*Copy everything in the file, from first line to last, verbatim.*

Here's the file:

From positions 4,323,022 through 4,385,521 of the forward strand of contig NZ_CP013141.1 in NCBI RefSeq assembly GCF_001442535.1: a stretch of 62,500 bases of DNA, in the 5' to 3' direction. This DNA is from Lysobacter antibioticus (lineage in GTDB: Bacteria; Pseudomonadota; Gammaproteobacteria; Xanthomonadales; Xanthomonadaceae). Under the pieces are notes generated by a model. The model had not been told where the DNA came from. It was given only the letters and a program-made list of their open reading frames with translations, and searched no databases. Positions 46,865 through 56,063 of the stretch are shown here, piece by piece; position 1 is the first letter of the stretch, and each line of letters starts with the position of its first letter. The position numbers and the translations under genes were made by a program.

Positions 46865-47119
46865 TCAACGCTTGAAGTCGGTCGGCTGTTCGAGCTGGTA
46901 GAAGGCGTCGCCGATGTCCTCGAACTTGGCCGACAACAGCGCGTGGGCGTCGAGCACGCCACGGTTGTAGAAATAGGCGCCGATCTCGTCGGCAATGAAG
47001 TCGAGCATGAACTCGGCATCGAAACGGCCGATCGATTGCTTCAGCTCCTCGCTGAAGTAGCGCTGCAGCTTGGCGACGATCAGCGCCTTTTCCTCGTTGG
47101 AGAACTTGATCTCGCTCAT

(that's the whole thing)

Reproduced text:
From positions 4,323,022 through 4,385,521 of the forward strand of contig NZ_CP013141.1 in NCBI RefSeq assembly GCF_001442535.1: a stretch of 62,500 bases of DNA, in the 5' to 3' direction. This DNA is from Lysobacter antibioticus (lineage in GTDB: Bacteria; Pseudomonadota; Gammaproteobacteria; Xanthomonadales; Xanthomonadaceae). Under the pieces are notes generated by a model. The model had not been told where the DNA came from. It was given only the letters and a program-made list of their open reading frames with translations, and searched no databases. Positions 46,865 through 56,063 of the stretch are shown here, piece by piece; position 1 is the first letter of the stretch, and each line of letters starts with the position of its first letter. The position numbers and the translations under genes were made by a program.

Positions 46865-47119
46865 TCAACGCTTGAAGTCGGTCGGCTGTTCGAGCTGGTA
46901 GAAGGCGTCGCCGATGTCCTCGAACTTGGCCGACAACAGCGCGTGGGCGTCGAGCACGCCACGGTTGTAGAAATAGGCGCCGATCTCGTCGGCAATGAAG
47001 TCGAGCATGAACTCGGCATCGAAACGGCCGATCGATTGCTTCAGCTCCTCGCTGAAGTAGCGCTGCAGCTTGGCGACGATCAGCGCCTTTTCCTCGTTGG
47101 AGAACTTGATCTCGCTCAT